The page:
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Rocks Section 1 The Rock Cycle.

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Presentation on theme: "Rocks Section 1 The Rock Cycle."— Presentation transcript:

1 Rocks Section 1 The Rock Cycle

2 Three categories of rock:
Rocks A rock is a coherent aggregate of minerals - a physical mixture. Three categories of rock: Igneous Formed from cooling and crystallization of magma or lava Sedimentary Formed from preexisting rocks subjected to weathering and erosion Metamorphic Formed from preexisting rock transformed by heat, pressure, or chemical fluids 2

3 The Rock Cycle—model showing processes that create and change rock
Rock—a mixture of minerals, volcanic glass, organic matter, or other material The Rock Cycle—model showing processes that create and change rock Sedimentary rock can be changed by heat and pressure into metamorphic rock Metamorphic rock can melt and cool to form igneous rock Igneous rock can be broken into fragments that may later form sedimentary rock

4 Rock Cycle 4

5 Conservation of matter—rock cycle never destroys elements of rocks but merely redistributes them
James Hutton recognized the rock cycle in 1788 by observing Siccar Point, Scotland

6 Rocks Section 2 Igneous Rocks

7 Igneous rocks form from magma found deep under Earth’s surface.
Magma reaching the surface flows from a volcano as lava Magma trapped below the surface forms large-grained intrusive igneous rock when it cools. Magma cooling at or near Earth’s surface forms small-grained extrusive igneous rock

8 Magma to Igneous Rock The mineral makeup of igneous rock is dependent on the chemical composition of the magma from which it crystallizes. Three types of magma: Basaltic Andesitic Granitic 8

9 Basaltic igneous rocks are dark-colored and dense.
Contain iron and magnesium but very little silica Basaltic lava flows freely from a volcano Granitic igneous rocks are lower density and lighter color. Contain more silica and less iron and magnesium Granitic magma is thick and stiff

10 Andesitic rocks have a more balanced composition of minerals and density than basaltic or granitic rocks. Crystal size, large or small, can help identify an igneous rock as intrusive or extrusive Volcanic glass rocks cool so quickly that few crystals form Some rocks have holes formed around once-trapped air and other gases

11 Igneous Rocks Are Classified by Their Texture
Rate of cooling determines crystal size: Slow rate promotes the growth of fewer but larger crystals (coarse-grained). Fast rate forms many small crystals (fine-grained). Very fast rate forms glass (i.e., no crystals). 11

12 Section 3 Metamorphic Rocks

13 Metamorphic Rocks produced from: Igneous rocks Sedimentary rocks
Other metamorphic rocks Metamorphism is “changed rock”; the transition of one rock into another by temperatures or pressures different from those in which it formed. 13

14 Metamorphic rocks—changed by temperature, pressure, and hot fluids
Heat and pressure result from one layer of rock on top of another layer. Sometimes temperature and pressure are great enough to melt rock, forming magma Sometimes pressure flattens mineral grains in rocks without melting them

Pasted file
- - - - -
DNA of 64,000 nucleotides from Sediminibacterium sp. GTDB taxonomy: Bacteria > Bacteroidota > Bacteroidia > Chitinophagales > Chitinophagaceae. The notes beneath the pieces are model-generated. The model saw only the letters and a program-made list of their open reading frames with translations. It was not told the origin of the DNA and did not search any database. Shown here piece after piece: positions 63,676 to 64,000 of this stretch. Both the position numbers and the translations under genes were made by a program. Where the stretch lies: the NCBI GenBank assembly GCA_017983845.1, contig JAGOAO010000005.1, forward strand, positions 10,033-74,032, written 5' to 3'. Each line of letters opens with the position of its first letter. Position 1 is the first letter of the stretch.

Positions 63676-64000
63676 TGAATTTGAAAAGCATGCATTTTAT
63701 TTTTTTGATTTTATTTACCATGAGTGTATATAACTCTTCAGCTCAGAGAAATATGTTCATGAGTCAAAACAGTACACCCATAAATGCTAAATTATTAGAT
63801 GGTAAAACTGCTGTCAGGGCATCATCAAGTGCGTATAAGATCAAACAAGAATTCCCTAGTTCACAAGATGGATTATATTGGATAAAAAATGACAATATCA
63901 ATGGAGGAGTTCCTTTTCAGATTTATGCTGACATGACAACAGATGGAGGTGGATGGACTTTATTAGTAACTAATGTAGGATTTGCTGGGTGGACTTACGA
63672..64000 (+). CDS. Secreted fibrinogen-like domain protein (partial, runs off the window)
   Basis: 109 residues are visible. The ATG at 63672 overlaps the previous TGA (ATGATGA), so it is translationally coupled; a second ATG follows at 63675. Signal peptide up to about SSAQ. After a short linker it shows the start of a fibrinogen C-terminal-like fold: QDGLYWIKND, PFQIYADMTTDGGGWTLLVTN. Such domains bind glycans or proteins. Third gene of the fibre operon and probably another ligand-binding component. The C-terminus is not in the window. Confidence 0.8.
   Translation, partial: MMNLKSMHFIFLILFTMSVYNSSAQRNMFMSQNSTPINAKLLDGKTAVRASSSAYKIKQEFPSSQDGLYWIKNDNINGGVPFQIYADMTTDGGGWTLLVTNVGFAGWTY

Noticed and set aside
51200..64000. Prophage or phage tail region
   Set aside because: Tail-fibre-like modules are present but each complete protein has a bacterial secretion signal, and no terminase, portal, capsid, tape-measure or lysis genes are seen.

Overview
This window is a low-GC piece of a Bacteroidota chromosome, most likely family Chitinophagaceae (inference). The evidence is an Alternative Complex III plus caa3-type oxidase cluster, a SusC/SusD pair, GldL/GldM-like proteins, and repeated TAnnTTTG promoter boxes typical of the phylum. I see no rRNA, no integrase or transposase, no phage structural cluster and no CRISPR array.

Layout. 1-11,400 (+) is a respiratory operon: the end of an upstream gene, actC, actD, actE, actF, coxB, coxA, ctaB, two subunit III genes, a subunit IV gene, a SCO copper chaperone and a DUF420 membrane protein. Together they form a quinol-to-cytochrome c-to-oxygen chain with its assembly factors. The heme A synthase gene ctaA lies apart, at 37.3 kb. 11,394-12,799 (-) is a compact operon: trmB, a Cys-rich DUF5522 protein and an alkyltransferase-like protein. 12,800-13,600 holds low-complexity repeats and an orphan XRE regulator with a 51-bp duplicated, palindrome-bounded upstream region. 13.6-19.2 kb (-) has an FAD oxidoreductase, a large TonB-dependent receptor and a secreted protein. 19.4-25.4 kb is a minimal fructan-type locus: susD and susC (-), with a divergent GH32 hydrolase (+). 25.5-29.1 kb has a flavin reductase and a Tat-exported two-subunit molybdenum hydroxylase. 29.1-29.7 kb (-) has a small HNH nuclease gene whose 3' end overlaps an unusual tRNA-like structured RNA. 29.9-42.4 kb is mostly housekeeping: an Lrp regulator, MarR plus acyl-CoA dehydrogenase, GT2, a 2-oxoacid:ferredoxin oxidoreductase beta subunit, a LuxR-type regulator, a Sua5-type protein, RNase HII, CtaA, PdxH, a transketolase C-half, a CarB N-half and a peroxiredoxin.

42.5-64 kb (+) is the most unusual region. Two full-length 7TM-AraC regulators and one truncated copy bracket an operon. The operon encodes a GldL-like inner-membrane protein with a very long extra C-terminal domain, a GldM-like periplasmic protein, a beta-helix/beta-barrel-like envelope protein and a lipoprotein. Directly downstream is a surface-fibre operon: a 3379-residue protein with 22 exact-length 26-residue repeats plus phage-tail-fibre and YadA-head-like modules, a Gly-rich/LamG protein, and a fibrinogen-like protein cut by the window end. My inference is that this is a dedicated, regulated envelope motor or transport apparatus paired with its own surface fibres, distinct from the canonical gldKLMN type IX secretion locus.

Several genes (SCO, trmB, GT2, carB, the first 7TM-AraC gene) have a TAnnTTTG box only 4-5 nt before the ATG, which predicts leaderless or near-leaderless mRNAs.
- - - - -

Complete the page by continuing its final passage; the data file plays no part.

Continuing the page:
15 Agents of Metamorphism
Heat is the most important agent. Recrystallization results in new, stable minerals Two sources of heat: Heat from magma (contact metamorphism) An increase in temperature with depth due to the geothermal gradient (burial metamorphism) 15

16 Agents of Metamorphism
Pressure (stress): Increases with depth Confining pressure applies forces equally in all directions Rocks may also be subjected to differential stress—unequal stress in different directions Leads to foliation 16

17 Hot, water-rich fluids can move through rock, chemically changing it.
As pressure and temperature continue to increase over time, one type of rock can change into several different metamorphic rocks. Hot, water-rich fluids can move through rock, chemically changing it. Classification of metaphoric rocks—by composition and texture Foliated texture – minerals grains flatten and line up in parallel layers or bands. Non foliated texture – mineral grains grow and rearrange but do not form layers.

18 Section 4 Sedimentary Rocks

19 Sedimentary rocks—mostly found on the exposed surface of the Earth
Rock fragments, mineral grains, and bits of plants and animal remains moved by wind, water, ice or gravity are called sediments Sedimentary rocks form in layers Sedimentary rocks—classified by what they were made of and how they were formed

20 Detrital sedimentary rocks—made from broken fragments of other rocks
When layers of small sediments stick together because of pressure, compaction occurs When water and other minerals move through open spaces between larger sediments, gluing them together, cementation occurs. Detrital rocks often have a granular texture

21 Rocks are named according to size and shape of sediments
Sediment size can be large like gravel or small like clay Sediments can be well-rounded or have sharp edges Chemical sedimentary rocks—non-clastic rocks formed when dissolved minerals came out of the solution Limestone forms from calcite, which was calcium carbonate in solution Rock salt forms from halite, which was salt in solution

22 Rock cycle—a continuous and dynamic process
Organic sedimentary rocks—made from remains of once-living plants or animals Chalk—made of microscopic calcite-shell remains of animals Coal—made of plant remains, chemically changed by microorganisms and compacted over millions of years Rock cycle—a continuous and dynamic process

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